(c) 2009 Joan M. Newcomb
Last Monday was our island's annual Christmas sing-a-long at our local movie theatre. It's very hokey- a small town affair. Having lived here nearly 25 years, I have lots of lovely (& uncomfortable) memories of these sing-a-longs.
My earliest is my son Graham at 4 or 5, wearing his cowboy boots (which he lived in during those years) and Santa hat (which remained glued to his head from Thanksgiving through New Years) and running/dancing up and down the theatre aisles while everyone sang. He's now a 6'4" freshman at Vassar!
My most recent is last year, sitting by myself in a nearly empty theatre, my heart full of loneliness and pain. A blizzard had snowed us all in, my husband was stranded at his mother's in Bellevue and my kids at their dad's miles away, and I was alone the full seven days up to Christmas morning. I'd hiked 2 miles into town to participate in the caroling.
This year was totally different, the place was packed and my husband was by my side. That in itself was a Christmas miracle; he's a devout Buddhist and doesn't like to sing!
While we were singing, I had a revelation which I'd like to share with you - something that may make it easier to get through the rest of the holidays (and life)!
I like to sing alto. When I was 6 or 7 I joined our school choir and learned the harmonies to all the Christmas songs. What I felt was, that it was okay to be different. I was the only American in class (we moved to England when I was 5). I'm the only girl in my family (3 brothers). Learning to harmonize, you learn to sing a different tune than others are singing. You keep your musical line while others are singing the melody. Energetically what this means is you hold your own vibration at a different level than others.
In a group, however, you're matching the music of others in your section, so you do have the strength/power of all the other altos (basses, tenors, sopranos, etc.) to match. Alone, you learn to hold your own when others are singing the prevalent tune.
By the time I left high school, I'd sung in school choirs in four countries. I learned to adapt to different cultures, make friends quickly, yet be ready to let go when my dad was stationed somewhere else.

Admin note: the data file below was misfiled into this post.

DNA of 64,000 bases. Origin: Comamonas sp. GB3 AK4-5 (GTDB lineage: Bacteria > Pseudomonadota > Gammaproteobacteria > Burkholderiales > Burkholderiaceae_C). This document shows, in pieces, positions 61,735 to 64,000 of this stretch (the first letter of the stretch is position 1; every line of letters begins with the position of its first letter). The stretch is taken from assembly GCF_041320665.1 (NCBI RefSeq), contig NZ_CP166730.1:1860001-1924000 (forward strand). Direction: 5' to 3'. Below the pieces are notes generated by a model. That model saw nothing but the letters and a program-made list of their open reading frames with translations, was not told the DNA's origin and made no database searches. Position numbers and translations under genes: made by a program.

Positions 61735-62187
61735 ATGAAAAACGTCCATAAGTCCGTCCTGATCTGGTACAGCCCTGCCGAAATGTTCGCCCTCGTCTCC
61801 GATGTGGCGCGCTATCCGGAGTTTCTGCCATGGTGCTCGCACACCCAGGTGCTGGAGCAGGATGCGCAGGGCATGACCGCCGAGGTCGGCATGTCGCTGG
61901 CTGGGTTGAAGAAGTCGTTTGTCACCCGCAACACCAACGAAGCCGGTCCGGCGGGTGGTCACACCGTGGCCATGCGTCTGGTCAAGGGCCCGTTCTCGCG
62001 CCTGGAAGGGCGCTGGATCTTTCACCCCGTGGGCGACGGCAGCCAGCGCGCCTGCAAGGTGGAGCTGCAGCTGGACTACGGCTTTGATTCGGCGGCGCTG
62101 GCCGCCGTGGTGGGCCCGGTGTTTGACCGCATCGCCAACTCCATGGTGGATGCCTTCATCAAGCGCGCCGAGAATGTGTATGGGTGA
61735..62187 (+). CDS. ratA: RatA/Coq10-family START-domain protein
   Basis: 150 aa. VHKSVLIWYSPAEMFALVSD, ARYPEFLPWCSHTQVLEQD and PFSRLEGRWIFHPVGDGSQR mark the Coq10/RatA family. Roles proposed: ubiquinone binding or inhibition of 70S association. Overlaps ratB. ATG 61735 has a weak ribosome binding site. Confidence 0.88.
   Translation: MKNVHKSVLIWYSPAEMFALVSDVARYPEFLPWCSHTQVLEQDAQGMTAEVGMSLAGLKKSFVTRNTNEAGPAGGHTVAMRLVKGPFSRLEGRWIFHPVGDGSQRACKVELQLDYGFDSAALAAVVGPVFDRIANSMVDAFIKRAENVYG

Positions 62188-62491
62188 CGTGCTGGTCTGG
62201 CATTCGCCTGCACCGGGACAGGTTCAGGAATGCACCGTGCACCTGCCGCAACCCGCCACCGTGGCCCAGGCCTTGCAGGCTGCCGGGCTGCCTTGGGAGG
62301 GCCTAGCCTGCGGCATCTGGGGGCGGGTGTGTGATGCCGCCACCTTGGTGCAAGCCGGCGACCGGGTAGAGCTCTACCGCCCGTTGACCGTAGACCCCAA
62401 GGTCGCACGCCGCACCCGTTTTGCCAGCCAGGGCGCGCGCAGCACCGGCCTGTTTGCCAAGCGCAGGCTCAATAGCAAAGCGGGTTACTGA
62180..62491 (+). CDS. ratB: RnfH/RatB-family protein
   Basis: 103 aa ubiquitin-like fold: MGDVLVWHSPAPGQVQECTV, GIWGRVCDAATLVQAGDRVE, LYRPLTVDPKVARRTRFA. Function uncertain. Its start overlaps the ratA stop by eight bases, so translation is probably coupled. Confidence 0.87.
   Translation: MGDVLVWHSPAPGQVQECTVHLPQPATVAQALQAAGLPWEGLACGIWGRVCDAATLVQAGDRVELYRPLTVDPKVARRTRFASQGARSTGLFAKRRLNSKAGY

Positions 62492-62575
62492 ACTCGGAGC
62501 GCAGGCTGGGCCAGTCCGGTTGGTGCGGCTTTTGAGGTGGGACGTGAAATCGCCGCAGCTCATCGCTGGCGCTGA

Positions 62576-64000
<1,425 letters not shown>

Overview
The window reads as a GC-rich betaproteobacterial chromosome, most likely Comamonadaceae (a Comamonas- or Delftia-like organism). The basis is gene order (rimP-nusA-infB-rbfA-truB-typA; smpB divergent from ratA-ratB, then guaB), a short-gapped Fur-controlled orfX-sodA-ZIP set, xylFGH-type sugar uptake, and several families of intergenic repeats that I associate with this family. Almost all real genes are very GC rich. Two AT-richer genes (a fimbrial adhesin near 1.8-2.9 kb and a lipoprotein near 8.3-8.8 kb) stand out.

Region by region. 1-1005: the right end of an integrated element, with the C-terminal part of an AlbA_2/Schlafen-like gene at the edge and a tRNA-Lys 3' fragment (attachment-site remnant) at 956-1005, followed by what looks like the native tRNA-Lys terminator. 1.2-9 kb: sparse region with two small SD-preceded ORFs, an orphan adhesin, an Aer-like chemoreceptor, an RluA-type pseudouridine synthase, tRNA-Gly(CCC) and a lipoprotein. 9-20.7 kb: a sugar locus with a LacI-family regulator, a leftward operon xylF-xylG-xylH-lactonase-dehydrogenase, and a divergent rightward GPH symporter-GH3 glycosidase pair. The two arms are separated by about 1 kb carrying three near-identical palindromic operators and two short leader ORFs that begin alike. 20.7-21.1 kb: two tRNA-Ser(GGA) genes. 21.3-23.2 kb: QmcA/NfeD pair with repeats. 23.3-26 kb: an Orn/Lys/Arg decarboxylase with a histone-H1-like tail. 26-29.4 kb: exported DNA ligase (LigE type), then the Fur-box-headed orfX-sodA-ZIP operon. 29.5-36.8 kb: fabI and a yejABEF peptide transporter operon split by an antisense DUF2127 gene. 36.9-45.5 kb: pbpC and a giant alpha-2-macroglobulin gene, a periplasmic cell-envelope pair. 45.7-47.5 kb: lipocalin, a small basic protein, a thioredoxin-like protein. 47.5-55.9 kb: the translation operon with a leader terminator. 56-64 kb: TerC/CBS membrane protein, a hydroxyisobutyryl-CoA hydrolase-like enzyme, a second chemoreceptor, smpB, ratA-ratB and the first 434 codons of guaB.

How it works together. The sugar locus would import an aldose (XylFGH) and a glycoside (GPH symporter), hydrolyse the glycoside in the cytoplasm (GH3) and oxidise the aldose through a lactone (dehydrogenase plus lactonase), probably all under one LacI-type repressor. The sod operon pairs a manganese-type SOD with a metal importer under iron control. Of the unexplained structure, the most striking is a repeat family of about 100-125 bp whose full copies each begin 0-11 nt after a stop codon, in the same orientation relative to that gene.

What does this have to do with Harmonizing for Holiday Harmony? Well, I've been writing about how to stay sane when visiting your (dysfunctional) family members. Someone recently asked me how to stay serene around friends who are frenzied about Christmas. And the answer is the same -
Set the vibration you want to be at, whether it's serenity or joy or peace. Hold your own vibration where ever you are. It's okay for you to be in a different space while others are going wiggy.
How do you do this? I've several suggestions. Imagine yourself in a bubble of gold - your own private Christmas ball. Or pink. Or blue. Whatever symbolizes to you the vibration of what you want to experience. Have an emotional touchstone. Does a particular Christmas tune or sound set it for you? Does humming jingle bells awaken your inner child who still believes in Santa? Does the image of Mary invoke her serene demeanor within you?
Before getting together with others, take a moment to use one of the above techniques (or one you've made up) to 'set your own tone'. And let yourself hold it while you're with them. It's okay for them to be emanating strident Yoko Ono sounds while you're humming the Little Drummer boy. It's okay for them to be playing Flight of the Bumble Bee while you're ohming your way to serenity. It's okay for their auras to be flaming red while you are fir tree green.
It's okay for you to have sanity in your head regardless of others' experience. It's okay for you to be happy while they're sad. Actually, it's okay for you to be sad while they're manically happy. You can breathe and be real and you don't have to match anyone else.
Try this for the next week and see what happens! And let me know! Joan@JoanNewcomb.com